At Jervis Bay, Lake Mackenzie is the home of waterfowl, including large influxes of nomadic species, as well as a large population of long-necked turtles. The University of Canberra conducts ecology field studies of the Lake and has developed a substantial body of information useful in monitoring its health. The creeks feeding the Lake support a range of reptiles, amphibians and invertebrates.
All native wildlife within the Gardens is protected under legislation, but there has been no policy for the management of this wildlife. Guided tours to view the wildlife, particularly the birds, have been provided as part of the visitor services program.
Some native species have proved detrimental to the horticultural activities of the Gardens. Kangaroos have caused damage to plant collections by trampling and grazing; particular problems have been experienced in establishing many plants at Jervis Bay for this reason. Damage from arboreal mammals such as possums has also been recorded.
In the past when kangaroo numbers have built up in the Canberra Gardens, drives have been conducted to move them to the adjoining Nature Reserve, but with limited success. More recently, deterrent devices have been trialled to protect sensitive plantings, but again with little success. In 1992 following consultations with wildlife management authorities the kangaroos resident in the Gardens were culled.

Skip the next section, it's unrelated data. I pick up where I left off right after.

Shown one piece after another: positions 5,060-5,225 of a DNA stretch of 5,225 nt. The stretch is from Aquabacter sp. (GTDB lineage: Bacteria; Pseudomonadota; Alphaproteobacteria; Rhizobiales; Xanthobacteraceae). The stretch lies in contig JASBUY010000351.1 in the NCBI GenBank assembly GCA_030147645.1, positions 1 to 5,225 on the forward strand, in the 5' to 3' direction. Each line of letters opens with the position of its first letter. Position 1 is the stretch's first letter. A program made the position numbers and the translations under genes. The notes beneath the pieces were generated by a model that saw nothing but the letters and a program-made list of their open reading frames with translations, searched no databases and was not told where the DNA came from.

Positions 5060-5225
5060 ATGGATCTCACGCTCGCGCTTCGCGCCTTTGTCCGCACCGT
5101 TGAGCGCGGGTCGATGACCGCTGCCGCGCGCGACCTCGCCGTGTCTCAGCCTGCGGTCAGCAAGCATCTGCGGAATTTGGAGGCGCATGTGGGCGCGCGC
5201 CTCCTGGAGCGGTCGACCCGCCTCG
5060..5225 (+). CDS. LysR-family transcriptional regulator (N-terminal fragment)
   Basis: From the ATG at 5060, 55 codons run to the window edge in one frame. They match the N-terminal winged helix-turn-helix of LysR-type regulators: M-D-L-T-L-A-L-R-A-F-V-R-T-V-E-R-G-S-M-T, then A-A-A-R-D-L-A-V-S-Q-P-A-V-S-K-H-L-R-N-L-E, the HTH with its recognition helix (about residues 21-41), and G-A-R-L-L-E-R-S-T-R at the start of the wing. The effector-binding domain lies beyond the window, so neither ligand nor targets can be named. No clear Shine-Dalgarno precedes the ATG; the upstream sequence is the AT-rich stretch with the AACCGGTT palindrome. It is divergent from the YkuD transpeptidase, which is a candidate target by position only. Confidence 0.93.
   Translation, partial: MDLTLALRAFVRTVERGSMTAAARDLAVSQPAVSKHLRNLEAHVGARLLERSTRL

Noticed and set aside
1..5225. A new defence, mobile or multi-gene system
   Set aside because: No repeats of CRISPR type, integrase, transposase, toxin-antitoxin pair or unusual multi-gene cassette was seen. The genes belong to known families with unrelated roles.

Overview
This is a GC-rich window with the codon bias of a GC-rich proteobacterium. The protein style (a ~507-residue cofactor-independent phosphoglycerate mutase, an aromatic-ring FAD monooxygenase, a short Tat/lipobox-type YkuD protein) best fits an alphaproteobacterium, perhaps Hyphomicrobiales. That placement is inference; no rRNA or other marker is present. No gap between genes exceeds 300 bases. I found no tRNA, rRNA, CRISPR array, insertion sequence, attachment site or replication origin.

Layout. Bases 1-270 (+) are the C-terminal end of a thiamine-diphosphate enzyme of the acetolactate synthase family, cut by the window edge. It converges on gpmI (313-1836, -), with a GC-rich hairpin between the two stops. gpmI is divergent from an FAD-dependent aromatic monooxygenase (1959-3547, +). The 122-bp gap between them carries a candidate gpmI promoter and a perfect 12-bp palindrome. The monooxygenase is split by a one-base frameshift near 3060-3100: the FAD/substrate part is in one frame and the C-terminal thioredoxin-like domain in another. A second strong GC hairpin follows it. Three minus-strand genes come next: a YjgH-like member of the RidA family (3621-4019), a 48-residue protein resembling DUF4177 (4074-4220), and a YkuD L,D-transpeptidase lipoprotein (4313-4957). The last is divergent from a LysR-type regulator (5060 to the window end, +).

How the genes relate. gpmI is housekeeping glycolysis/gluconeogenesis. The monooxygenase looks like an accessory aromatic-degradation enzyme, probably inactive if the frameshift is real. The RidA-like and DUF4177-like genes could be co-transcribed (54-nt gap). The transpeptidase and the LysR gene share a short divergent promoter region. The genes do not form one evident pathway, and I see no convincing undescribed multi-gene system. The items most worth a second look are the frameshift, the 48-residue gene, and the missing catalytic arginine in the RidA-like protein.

In Jervis Bay kangaroo damage has been controlled with the use of wire cages. This is not completely satisfactory but, because of the large kangaroo population and the density of the natural vegetation, it is currently the only practical approach.
The use of chemicals in the Gardens is recognised as a potential threat to wildlife and there has been a considerable reduction in chemical use in the last few years (see Section 2.5).
The potential for wildlife from other parts of Australia to be accidentally imported into the Gardens with plants collected in the field is a concern which has been recognised and procedures have been developed to minimise the risk of this occurring.
Research likely to lead to better understanding and management of species that damage the living collections or cause other problems in the Gardens will be particularly encouraged. The use of the Gardens for wildlife research and study will be encouraged and will be controlled through a system of permits issued under the relevant legislation.
Inspection and control procedures to minimise the risk of wildlife from elsewhere in Australia being accidentally imported into the Gardens will be retained and periodically reviewed to assess their effectiveness.
Education and interpretative programs will continue to draw attention to the value of the Gardens as habitat for wildlife, as will guided tours to view the birds of the Gardens. Wildlife control policies will be explained to the visiting public.